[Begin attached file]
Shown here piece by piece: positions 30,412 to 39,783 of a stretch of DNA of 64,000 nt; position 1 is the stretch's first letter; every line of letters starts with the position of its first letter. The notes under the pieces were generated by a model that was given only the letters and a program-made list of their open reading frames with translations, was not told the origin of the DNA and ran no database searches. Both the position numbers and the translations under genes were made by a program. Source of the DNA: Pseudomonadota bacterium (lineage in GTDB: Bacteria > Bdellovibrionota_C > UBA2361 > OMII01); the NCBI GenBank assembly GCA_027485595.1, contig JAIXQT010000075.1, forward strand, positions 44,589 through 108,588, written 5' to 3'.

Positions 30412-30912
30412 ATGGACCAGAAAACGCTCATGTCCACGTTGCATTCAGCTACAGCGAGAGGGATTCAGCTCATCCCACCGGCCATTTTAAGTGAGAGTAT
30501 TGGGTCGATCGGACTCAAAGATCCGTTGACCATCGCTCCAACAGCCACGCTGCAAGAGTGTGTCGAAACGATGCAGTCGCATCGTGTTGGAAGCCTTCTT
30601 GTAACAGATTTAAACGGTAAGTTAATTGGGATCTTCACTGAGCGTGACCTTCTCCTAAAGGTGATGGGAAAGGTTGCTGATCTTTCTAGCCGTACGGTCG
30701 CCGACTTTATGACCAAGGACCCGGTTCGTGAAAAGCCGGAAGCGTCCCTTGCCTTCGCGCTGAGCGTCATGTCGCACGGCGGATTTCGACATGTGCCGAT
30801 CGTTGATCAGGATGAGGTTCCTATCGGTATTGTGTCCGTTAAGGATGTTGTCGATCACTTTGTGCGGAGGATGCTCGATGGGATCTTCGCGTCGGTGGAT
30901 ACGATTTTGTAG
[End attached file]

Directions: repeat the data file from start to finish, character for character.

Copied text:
Shown here piece by piece: positions 30,412 to 39,783 of a stretch of DNA of 64,000 nt; position 1 is the stretch's first letter; every line of letters starts with the position of its first letter. The notes under the pieces were generated by a model that was given only the letters and a program-made list of their open reading frames with translations, was not told the origin of the DNA and ran no database searches. Both the position numbers and the translations under genes were made by a program. Source of the DNA: Pseudomonadota bacterium (lineage in GTDB: Bacteria > Bdellovibrionota_C > UBA2361 > OMII01); the NCBI GenBank assembly GCA_027485595.1, contig JAIXQT010000075.1, forward strand, positions 44,589 through 108,588, written 5' to 3'.

Positions 30412-30912
30412 ATGGACCAGAAAACGCTCATGTCCACGTTGCATTCAGCTACAGCGAGAGGGATTCAGCTCATCCCACCGGCCATTTTAAGTGAGAGTAT
30501 TGGGTCGATCGGACTCAAAGATCCGTTGACCATCGCTCCAACAGCCACGCTGCAAGAGTGTGTCGAAACGATGCAGTCGCATCGTGTTGGAAGCCTTCTT
30601 GTAACAGATTTAAACGGTAAGTTAATTGGGATCTTCACTGAGCGTGACCTTCTCCTAAAGGTGATGGGAAAGGTTGCTGATCTTTCTAGCCGTACGGTCG
30701 CCGACTTTATGACCAAGGACCCGGTTCGTGAAAAGCCGGAAGCGTCCCTTGCCTTCGCGCTGAGCGTCATGTCGCACGGCGGATTTCGACATGTGCCGAT
30801 CGTTGATCAGGATGAGGTTCCTATCGGTATTGTGTCCGTTAAGGATGTTGTCGATCACTTTGTGCGGAGGATGCTCGATGGGATCTTCGCGTCGGTGGAT
30901 ACGATTTTGTAG